And He commanded us to preach to the people, and to testify that it is He who was ordained by God to be Judge of the living and the dead. To Him all the prophets witness that, through His name, whoever believes in Him will receive remission of sins. (Acts 10:42–43—NIV)

When it comes to understanding Scripture, simple reason dictates, "if the plain sense makes sense, seek no other sense." After all, "not many wise according to the flesh" are called, "but God has chosen the foolish things of the world to put to shame the wise" (1 Corinthians 1:26–27). Since "the fear of the Lord is the beginning of wisdom" all men (whether wise or not) have the same starting point of simple doctrine in order to mature and grow in spiritual wisdom. Our Sovereign God requires all men to relinquish any portion of their salvation hopes based on their own abilities, works, merits, superiority, efforts, or claim and rest exclusively on the profound simplicity of the work of the only savior available to all mankind, Jesus Christ.

Since all are required to begin on the same footing, regardless of age, intellect or experience (and the government thought they came up with the terms of equal treatment regardless of religion, race and creed!) why are we surprised that the Gospel is simple? Jesus died, was buried, and rose again. What other sense can be ascribed to this than that Jesus physically died upon the cross (as Scripture predicted and for the saving purpose Scripture identifies), was buried (as Scripture stated), and rose bodily from the grave because His claims were true (as the Scripture predicted). If the plain sense makes sense, seek no other sense.

We live in a day that "muddies the water" on every turn. Even the Gospel has not been immune in the minds of men. The Scripture in plain language defines the desperate state of every man who ever lived on this earth and with refreshing clarity washes out the mud clogging men’s minds, if they will have it, by pointing with simplicity to the rescuing that Jesus Christ offers through faith.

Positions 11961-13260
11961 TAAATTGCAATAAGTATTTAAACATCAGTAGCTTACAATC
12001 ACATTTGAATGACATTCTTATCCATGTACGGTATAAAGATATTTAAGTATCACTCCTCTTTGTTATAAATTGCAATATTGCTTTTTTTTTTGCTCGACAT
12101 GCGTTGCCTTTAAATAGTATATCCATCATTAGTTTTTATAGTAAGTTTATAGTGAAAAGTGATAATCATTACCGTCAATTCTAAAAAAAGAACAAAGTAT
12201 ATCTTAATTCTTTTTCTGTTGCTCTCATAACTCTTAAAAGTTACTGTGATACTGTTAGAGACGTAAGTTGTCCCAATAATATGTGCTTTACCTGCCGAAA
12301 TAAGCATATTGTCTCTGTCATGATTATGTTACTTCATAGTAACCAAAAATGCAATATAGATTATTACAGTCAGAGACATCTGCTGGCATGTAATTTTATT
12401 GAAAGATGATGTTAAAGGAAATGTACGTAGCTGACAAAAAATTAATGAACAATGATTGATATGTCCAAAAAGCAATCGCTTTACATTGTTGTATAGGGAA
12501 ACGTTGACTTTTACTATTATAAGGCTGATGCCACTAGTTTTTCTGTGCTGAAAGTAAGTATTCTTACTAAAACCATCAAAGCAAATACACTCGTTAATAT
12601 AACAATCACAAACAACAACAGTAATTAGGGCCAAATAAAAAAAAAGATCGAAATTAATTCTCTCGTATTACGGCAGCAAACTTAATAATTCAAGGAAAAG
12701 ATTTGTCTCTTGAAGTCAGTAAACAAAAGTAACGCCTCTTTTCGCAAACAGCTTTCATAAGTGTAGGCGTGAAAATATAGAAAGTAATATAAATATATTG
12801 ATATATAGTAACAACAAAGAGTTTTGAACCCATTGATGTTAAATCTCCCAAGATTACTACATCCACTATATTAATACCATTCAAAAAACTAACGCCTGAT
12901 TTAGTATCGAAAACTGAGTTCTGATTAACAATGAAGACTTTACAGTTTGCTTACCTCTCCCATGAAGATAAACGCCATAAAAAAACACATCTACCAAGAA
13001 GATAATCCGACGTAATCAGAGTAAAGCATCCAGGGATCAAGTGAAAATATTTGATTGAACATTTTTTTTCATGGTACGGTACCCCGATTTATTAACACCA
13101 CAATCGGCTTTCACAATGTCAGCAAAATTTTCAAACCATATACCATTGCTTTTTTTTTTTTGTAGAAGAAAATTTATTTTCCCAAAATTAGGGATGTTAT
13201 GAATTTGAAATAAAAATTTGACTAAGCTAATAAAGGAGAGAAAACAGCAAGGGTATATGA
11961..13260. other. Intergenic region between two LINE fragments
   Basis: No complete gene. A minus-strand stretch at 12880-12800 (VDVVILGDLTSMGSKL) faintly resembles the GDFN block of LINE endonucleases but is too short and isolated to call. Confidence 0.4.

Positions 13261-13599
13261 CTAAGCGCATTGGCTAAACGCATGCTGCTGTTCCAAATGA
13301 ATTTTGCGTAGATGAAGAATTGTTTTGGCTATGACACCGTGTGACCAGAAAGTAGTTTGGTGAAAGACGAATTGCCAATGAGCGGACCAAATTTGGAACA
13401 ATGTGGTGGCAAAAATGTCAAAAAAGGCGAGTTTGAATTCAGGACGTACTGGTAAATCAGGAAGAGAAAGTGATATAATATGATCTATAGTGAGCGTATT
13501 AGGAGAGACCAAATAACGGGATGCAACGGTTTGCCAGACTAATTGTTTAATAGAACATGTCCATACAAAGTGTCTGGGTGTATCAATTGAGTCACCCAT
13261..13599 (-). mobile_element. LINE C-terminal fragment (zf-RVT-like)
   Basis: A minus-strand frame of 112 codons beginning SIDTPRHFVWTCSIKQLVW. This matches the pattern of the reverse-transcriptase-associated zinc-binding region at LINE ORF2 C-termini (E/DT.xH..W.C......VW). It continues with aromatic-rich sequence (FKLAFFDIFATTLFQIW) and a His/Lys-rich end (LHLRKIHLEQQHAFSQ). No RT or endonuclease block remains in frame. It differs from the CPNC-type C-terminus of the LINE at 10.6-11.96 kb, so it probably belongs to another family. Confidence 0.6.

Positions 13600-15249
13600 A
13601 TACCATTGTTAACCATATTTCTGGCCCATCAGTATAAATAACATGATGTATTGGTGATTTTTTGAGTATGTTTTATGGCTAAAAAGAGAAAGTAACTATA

In our text, Peter is proclaiming a message to the Roman centurion, Cornelius, and all assembled with him. Peter stated that God’s Gospel is universal to every nation and tongue, for Jesus is Lord of all and His call to repentance and faith is applicable to all. He further stated that Peter and the other witnesses to Jesus’ bodily resurrection were commissioned to proclaim the hope of the salvation work of Jesus Christ to all.

Verses 42 and 43 are the heart of the meaning of Peter’s proclamation. This same Jesus, who died purchasing salvation for His own is now alive and has been tasked by God to be the judge of all living and dead. All Scripture converges on this one point: whoever believes in Him will receive forgiveness of sins through His Name. This is what has been planned by God, the creator, and He saw to it that all of the events surrounding Jesus, His Son, have been orchestrated to provide this simple Gospel suitable to young and old, wise and unwise, rich or poor, as long as there is breath there is hope.

In Peter’s first epistle he states, "they will give an account to Him who is ready to judge the living and the dead, for this reason the gospel was preached…" (1 Peter 4:5–6). The good news is that there is yet the opportunity of escape from final judgment by running to the cross and pleading for mercy by virtue of the shed blood of Jesus Christ as the only possible satisfaction of the debt of your sin, and there, and there alone, procure forgiveness of sins.

This is the uncomplicated simplicity of the Gospel. Do not allow anything to muddy the clarity, purity and refreshment of God’s good news through His Son. Believe, live, proclaim, and praise this good news. This is real freedom. Trust and obey.